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Social timing in autism spectrum disorders

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Abstract Anecdotal reports of abnormal experience and management of time fuelled recent studies of timing functions and processing of temporal information in autism. In this lecture I summarise studies on temporal processing in autism covering various time ranges and timing functions from millisecond timing of visual events and temporal intervals to the synchrony of motion between interaction partners during communication. Performance patterns are characterised by impaired as well as intact and even superior performance in temporal processing tasks, depending on task demands and strategies. Importantly, any deviation from typical processing of time is found to be related to symptom severity in communication, eliciting the idea of an ‘optimal temporal tuning’ of perception to aid social interaction. Preliminary results of abnormal social synchrony in autism will be presented leading on to the conceptualisation of social disembodiment in autism through being ‘out of sync’.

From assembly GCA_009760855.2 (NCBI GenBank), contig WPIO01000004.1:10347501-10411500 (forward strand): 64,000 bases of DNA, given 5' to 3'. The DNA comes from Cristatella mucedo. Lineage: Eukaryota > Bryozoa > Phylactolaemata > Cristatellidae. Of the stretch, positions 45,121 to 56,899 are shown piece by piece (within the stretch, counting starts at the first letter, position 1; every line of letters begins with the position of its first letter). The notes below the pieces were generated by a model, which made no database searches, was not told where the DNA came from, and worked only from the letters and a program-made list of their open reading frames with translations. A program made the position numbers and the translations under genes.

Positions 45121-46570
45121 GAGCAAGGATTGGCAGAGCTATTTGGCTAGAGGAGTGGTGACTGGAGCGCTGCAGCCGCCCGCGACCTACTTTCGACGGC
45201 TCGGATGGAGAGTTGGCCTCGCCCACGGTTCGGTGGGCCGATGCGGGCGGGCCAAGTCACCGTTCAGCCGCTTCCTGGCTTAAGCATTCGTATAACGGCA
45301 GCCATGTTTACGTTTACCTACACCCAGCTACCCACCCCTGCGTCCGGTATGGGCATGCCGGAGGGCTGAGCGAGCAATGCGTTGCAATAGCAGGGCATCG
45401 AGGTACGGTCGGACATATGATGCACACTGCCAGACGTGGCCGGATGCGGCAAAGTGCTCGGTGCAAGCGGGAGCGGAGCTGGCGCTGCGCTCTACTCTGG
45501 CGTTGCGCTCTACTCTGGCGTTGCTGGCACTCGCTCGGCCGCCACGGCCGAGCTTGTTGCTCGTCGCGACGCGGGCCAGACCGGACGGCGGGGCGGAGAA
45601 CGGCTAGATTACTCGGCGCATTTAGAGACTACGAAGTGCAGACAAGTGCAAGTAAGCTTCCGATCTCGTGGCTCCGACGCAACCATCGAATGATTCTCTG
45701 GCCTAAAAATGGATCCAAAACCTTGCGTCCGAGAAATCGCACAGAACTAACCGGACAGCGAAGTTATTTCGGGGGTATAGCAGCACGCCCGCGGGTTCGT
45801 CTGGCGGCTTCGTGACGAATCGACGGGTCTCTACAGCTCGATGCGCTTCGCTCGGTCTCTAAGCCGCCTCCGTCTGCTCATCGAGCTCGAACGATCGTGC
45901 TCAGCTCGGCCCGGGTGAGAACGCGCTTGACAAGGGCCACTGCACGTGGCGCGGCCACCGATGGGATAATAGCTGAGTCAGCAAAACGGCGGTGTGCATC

Bio: Christine Falter-Wagner is a clinician-researcher who received her PhD in Experimental Psychology from the University of Cambridge (2008). She then spent several years as postdoctoral fellow at the MEG Unit for Neurodevelopmental Disorders, University of Oxford and as Rosalind Franklin Fellow at the University of Groningen. In 2016 she obtained her Habilitation at the Department of Psychiatry, University of Cologne and is now Head of the Outpatient Clinic for Autism at the LMU Munich.

This talk is part of the Zangwill Club series.

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